# determinant inequality, $AB=BA$, then $\det(A^2+B^2)\ge \det(2AB)$

$A$ and $B$ are two $n\times n$ real matrices, $AB=BA$. Can we conclude that

$$\det \Big(A^2+B^2\Big)\ge \det(2AB)$$

is right?

Well, the inequality is interesting. if $A,B$ are upper triangular matrices, it is obvious right. If $AB\ne BA$, $\det \Big(A^2+B^2\Big)\ge \det(AB+BA)$ is wrong.

• It suffices to check for complex upper-triangular matrices .. since, $AB=BA$ it follows $A$ and $B$ are simultaneously upper triangulizable. – r9m Apr 22 '14 at 19:06
• @r9m The eigenvalues are not necessarily real. Your proof only works when the eigenvalues are real. – Ewan Delanoy Apr 22 '14 at 19:08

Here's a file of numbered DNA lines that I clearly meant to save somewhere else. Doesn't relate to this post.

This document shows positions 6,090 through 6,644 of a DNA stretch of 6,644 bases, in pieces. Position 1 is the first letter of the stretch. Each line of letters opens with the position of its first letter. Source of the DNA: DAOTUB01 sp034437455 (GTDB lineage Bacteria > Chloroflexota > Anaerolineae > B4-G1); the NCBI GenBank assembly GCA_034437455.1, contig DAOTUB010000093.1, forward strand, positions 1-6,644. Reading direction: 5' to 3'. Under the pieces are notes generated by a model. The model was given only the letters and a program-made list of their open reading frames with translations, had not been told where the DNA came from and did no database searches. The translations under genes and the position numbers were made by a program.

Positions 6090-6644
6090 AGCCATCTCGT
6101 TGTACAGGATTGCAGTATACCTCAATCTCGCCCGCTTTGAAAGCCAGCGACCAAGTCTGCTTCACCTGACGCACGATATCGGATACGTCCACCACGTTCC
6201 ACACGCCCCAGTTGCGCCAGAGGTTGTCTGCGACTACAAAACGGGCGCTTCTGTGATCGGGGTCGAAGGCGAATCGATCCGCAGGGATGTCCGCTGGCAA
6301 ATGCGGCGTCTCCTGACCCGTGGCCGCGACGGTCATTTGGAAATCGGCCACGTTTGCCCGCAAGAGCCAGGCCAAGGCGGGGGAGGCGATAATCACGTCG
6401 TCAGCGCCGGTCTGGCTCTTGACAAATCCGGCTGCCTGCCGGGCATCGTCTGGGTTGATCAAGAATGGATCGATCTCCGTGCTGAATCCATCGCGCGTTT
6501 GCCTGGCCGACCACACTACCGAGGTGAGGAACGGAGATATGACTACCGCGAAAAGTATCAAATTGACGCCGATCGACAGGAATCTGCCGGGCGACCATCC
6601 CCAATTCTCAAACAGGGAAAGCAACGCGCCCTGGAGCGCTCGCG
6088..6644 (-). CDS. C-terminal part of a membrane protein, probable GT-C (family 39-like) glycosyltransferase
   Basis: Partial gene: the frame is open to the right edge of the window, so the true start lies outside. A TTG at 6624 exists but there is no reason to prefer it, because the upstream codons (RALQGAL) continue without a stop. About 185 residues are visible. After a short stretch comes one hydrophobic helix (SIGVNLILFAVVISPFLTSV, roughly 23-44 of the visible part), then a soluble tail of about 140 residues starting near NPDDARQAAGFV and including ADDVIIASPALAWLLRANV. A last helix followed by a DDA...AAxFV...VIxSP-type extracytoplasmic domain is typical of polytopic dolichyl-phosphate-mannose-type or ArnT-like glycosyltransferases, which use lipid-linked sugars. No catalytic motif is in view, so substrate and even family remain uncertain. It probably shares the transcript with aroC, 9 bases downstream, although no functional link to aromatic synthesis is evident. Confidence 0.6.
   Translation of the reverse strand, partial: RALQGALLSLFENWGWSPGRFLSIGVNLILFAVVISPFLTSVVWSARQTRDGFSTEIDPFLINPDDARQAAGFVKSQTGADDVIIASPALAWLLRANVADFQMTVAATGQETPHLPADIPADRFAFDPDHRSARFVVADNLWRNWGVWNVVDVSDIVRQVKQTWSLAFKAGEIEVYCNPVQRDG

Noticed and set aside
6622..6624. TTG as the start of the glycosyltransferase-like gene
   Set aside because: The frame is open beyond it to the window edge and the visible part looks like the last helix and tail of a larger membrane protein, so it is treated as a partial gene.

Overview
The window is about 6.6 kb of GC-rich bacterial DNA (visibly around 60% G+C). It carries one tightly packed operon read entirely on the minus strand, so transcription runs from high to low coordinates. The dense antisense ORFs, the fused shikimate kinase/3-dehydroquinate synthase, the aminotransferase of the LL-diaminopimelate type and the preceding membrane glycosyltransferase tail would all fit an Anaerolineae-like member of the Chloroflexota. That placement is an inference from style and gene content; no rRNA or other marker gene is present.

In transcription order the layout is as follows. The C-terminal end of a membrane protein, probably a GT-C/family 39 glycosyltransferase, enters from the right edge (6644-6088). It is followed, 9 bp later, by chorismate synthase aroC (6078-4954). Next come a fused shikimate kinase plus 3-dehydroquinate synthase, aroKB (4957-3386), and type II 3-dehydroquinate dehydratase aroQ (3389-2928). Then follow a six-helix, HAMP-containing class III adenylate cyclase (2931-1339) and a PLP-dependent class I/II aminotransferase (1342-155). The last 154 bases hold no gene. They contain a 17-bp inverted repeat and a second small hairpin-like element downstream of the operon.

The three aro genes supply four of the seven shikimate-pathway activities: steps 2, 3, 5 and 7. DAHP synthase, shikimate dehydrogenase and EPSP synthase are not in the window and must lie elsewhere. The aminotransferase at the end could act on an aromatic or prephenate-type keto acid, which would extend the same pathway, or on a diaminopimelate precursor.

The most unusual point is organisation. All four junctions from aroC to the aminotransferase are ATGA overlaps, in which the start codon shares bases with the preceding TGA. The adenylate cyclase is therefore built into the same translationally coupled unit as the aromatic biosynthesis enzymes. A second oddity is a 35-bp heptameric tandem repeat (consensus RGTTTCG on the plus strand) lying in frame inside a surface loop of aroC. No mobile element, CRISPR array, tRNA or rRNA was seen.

The answer is NO. Take for example $A=I_2$ and
$$B=\left(\begin{array}{cc} 0 & 1 \\ -1 & 0 \end{array}\right)$$
We then have $B^2=-I_2$, $A^2+B^2=0$ and $2AB=2B$, so ${\sf det}(A^2+B^2)=0$ and ${\sf det}(2AB)=4$.
• so, for $n\times n$ matrices $A,B$, there also exist counter-example – ziang chen Apr 23 '14 at 3:14
• @ziangchen Indeed. Take $A=I_n$ and $B=$ the matrix made of two blocks, $\left(\begin{array}{cc} 0 & 1 \\ -1 & 0 \end{array}\right)$ and $I_{n-2}$. – Ewan Delanoy Apr 23 '14 at 5:15